Mark Diodati of the Burton Group provides insight as to how SPML can enable better provisioning to enterprise applications. The IdM crowd hasn't talked much about rationale for separating the provisioning service interface from the user interface from workflow which would be more inlne with SOA and other architectural styles. This of course, may call out the fact that most provisioning products are monolithic in their architecture.

  • In Defense of Top N Lists
    Mike Tracy of Matasano challenges an article posted by Gary McGraw on the value of Top N lists which I agree. While I believe that distillation is a mental disorder, it happens to be the status quo for many enterprise architecture teams and allows them to at least get an understanding of what they need to focus on. Of course, most shops never make it past Top N lists but the suboptimal behavior of humans doesn't make the concept flawed.

  • | | View blog reactions

    Wednesday, January 21, 2009


    Comparing Accenture to IBM

    I have never worked for but have worked with consultants from both firms and figured I would compare/contrast these two organizations...

    The primary difference that I have noticed between these two firms is in culture. From my seat, Accenture lets the "best idea" win where IBM seems to be based more on where one falls in the hierarchy. Accenture gives young persons a lot of responsibility and expects them to sink or swim while providing excellent training and resources where as IBM seems to also believe in the sink or swim without always backing it with the right support model and instead relies on consultants to build their own networks for support and learning is more under fire or via online training but almost never through conferences or more effective methods that usually require physical presence.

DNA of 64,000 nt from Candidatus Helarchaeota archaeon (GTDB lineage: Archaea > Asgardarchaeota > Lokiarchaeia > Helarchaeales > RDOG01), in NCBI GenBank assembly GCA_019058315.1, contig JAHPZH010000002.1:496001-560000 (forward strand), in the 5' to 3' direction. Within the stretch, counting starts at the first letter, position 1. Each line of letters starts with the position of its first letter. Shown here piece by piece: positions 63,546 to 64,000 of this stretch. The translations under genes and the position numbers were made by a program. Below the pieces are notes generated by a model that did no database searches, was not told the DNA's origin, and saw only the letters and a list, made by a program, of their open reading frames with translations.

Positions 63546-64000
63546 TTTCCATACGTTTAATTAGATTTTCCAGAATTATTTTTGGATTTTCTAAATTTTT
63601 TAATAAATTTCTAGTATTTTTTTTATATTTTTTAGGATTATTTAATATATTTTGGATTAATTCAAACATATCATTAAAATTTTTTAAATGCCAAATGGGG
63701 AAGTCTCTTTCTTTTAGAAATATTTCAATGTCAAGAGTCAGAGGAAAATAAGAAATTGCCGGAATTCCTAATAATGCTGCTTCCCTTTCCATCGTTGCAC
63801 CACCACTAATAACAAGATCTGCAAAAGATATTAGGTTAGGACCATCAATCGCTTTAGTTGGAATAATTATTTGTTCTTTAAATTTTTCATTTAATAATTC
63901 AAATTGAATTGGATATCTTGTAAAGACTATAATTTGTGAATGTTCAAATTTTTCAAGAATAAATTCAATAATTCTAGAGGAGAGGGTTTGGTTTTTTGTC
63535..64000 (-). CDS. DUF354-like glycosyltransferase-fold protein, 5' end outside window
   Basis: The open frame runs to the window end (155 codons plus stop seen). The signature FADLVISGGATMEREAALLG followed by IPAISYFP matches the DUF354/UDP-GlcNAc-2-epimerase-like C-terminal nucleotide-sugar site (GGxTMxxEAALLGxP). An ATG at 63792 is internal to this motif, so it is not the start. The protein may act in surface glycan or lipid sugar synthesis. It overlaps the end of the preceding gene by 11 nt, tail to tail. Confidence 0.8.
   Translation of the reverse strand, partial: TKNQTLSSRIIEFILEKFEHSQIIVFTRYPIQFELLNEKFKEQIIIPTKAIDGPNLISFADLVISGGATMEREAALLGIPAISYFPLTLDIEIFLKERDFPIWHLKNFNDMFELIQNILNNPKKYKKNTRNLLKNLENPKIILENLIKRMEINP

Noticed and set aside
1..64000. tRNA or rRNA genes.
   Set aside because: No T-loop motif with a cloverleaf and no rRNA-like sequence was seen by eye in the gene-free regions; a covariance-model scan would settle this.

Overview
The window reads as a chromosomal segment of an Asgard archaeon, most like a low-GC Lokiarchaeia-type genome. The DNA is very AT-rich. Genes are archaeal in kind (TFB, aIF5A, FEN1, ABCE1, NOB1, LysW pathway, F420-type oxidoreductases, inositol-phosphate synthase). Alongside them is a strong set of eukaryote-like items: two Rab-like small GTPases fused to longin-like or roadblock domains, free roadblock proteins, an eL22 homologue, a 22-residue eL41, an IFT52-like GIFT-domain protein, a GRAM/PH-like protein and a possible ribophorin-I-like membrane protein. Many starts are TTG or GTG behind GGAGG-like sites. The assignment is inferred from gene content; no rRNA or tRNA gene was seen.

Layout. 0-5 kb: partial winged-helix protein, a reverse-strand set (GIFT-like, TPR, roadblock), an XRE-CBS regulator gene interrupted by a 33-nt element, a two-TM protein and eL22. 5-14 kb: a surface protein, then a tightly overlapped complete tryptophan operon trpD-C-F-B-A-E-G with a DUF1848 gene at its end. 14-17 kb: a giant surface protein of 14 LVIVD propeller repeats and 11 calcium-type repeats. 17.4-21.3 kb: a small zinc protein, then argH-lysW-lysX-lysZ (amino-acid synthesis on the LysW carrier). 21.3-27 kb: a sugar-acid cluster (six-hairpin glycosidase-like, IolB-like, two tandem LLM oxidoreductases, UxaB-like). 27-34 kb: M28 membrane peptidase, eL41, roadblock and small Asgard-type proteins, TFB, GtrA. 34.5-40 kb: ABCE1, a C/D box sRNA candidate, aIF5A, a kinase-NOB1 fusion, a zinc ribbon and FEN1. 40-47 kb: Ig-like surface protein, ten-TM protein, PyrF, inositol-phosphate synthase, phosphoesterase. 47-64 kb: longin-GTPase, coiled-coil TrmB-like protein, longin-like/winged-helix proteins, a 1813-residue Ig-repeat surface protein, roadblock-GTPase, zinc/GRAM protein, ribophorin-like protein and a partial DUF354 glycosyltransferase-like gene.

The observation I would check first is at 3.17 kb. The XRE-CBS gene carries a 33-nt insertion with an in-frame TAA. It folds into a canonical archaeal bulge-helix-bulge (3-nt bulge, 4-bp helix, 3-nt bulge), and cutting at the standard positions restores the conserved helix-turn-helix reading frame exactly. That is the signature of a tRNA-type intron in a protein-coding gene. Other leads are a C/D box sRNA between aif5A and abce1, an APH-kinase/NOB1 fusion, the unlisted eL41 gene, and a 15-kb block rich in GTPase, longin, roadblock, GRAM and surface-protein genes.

I also had the opportunity to see the annual review cycle for both firms in that consultants from both had asked me to provide input to their managers. In one firm, it seemed as if they were handed their personal development goals while another allowed them to create their own. It is difficult to determine which model is better as there are times in my own career where I have preferred one over another.

    For example, many shops force your boss to participate in HR exercises where it is more of a ritual than anything meaningful. In this situation, I would rather just have it handed to me so as to not waste precious time of me actually thinking about how to improve without of course getting a budget for conferences, training or even purchasing books. For companies I have worked for that did value education and backed it with real tangible dollars, the model of creating your own development plan feels more appropriate.

    Another experience that I have had was in encouraging folks from both firms to participate in my local OWASP chapter. The Accenture partner embraced the idea and immediately forwarded the calendar invite to everyone he knew where the IBM partner made less effort. I get the general feeling that to be a partner in Accenture comes with more responsibility, more autonomy and more desire in the way of making the client happy than in IBM.

    On the other side, I think the IBM partner model feels more structured which is beneficial to clients who want their interactions to feel more scripted. There are times when you desire waterfall and IBM feels better in delivering against this model where everything is known upfront while Accenture feels more comfortable in an agile environment that is a lot less locked down.